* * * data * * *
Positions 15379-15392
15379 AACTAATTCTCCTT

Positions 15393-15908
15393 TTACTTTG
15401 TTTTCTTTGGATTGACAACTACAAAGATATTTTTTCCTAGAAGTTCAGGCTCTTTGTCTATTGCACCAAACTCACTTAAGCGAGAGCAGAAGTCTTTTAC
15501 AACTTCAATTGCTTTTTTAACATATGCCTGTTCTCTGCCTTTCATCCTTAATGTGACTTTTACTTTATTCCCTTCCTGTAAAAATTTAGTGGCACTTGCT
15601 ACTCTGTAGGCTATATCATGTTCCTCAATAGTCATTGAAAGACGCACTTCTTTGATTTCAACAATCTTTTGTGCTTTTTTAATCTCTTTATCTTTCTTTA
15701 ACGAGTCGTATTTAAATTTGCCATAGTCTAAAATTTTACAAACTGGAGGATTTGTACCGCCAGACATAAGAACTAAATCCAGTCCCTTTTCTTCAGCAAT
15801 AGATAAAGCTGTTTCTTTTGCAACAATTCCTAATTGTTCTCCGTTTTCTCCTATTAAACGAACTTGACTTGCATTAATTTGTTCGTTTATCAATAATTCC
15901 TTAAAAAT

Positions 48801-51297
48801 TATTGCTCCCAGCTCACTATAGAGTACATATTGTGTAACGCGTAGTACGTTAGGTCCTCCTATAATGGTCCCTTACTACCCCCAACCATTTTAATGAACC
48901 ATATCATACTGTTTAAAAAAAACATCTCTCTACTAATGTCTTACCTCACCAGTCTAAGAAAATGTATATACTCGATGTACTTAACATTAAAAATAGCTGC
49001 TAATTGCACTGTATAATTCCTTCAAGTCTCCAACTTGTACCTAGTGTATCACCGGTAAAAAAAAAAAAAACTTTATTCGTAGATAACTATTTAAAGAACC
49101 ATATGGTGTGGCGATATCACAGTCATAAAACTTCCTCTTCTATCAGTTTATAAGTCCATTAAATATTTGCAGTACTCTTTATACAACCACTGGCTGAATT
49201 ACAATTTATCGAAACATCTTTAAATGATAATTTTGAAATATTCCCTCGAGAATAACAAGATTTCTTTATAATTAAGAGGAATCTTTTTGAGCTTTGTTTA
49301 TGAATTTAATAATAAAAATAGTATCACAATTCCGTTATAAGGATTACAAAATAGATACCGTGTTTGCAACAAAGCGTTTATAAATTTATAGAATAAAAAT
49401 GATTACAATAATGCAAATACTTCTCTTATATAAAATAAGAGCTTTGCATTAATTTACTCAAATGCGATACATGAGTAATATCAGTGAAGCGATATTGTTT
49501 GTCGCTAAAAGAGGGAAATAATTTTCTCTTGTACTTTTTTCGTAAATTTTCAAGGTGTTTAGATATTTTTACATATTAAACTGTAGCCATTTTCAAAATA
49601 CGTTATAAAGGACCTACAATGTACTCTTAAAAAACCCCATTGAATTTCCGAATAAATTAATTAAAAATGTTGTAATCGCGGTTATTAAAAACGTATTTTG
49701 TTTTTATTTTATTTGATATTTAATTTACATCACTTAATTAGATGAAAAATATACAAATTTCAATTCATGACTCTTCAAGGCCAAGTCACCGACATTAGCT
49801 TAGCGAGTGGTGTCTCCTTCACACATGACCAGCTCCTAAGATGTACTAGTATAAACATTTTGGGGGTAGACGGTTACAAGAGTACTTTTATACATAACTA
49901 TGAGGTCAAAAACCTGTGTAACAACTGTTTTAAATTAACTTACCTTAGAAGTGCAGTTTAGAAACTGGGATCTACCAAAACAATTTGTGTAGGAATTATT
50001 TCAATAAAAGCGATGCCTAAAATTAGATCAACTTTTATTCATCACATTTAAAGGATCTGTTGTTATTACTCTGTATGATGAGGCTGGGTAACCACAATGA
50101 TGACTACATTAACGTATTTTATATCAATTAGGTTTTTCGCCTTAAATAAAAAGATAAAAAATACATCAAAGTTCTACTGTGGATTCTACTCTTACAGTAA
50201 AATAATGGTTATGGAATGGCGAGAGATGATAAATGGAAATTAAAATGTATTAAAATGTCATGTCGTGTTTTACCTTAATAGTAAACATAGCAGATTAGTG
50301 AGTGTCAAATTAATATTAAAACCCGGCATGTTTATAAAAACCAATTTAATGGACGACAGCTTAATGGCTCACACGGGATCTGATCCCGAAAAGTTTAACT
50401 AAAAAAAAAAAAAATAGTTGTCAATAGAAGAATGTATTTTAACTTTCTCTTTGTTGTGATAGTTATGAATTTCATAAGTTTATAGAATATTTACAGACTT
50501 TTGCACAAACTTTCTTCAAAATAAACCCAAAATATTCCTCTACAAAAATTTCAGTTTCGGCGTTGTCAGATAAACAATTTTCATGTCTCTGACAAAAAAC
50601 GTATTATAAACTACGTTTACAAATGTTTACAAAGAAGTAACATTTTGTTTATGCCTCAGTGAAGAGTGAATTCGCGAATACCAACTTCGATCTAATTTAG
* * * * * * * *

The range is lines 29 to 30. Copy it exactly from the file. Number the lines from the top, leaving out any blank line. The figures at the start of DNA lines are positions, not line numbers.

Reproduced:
50501 TTGCACAAACTTTCTTCAAAATAAACCCAAAATATTCCTCTACAAAAATTTCAGTTTCGGCGTTGTCAGATAAACAATTTTCATGTCTCTGACAAAAAAC
50601 GTATTATAAACTACGTTTACAAATGTTTACAAAGAAGTAACATTTTGTTTATGCCTCAGTGAAGAGTGAATTCGCGAATACCAACTTCGATCTAATTTAG